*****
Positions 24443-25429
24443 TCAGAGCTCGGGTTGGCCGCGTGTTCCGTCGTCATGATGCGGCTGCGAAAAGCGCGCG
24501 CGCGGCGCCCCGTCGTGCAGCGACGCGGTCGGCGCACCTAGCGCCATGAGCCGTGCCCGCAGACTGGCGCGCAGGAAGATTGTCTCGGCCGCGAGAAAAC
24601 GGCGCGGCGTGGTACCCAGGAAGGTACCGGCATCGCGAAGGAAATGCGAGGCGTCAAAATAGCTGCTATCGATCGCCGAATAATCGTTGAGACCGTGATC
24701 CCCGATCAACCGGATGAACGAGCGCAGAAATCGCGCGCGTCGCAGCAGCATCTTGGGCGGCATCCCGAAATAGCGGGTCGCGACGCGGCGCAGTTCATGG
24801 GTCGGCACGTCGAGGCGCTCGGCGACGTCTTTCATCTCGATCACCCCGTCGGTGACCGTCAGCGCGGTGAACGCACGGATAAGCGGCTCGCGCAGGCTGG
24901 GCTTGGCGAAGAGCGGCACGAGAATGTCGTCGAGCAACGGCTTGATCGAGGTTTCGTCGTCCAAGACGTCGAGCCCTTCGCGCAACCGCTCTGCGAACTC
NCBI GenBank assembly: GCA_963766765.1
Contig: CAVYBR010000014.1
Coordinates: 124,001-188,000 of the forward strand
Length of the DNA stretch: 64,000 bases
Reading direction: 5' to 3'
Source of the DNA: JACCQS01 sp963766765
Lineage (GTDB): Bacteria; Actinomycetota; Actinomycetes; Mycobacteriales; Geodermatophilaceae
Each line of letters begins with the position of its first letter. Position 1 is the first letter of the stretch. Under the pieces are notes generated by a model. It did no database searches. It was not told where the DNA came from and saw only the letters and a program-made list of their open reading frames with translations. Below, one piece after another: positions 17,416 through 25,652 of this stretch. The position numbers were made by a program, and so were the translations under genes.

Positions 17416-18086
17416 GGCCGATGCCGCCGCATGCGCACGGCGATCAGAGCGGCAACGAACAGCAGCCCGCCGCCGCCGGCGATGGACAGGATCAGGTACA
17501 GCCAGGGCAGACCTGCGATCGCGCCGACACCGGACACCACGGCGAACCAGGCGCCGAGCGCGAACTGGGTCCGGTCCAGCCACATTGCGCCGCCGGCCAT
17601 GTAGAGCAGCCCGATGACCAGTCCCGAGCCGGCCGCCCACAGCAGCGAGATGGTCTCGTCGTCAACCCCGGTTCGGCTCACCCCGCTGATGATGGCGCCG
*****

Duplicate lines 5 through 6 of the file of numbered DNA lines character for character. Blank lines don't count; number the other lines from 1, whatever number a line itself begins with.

24701 CCCGATCAACCGGATGAACGAGCGCAGAAATCGCGCGCGTCGCAGCAGCATCTTGGGCGGCATCCCGAAATAGCGGGTCGCGACGCGGCGCAGTTCATGG
24801 GTCGGCACGTCGAGGCGCTCGGCGACGTCTTTCATCTCGATCACCCCGTCGGTGACCGTCAGCGCGGTGAACGCACGGATAAGCGGCTCGCGCAGGCTGG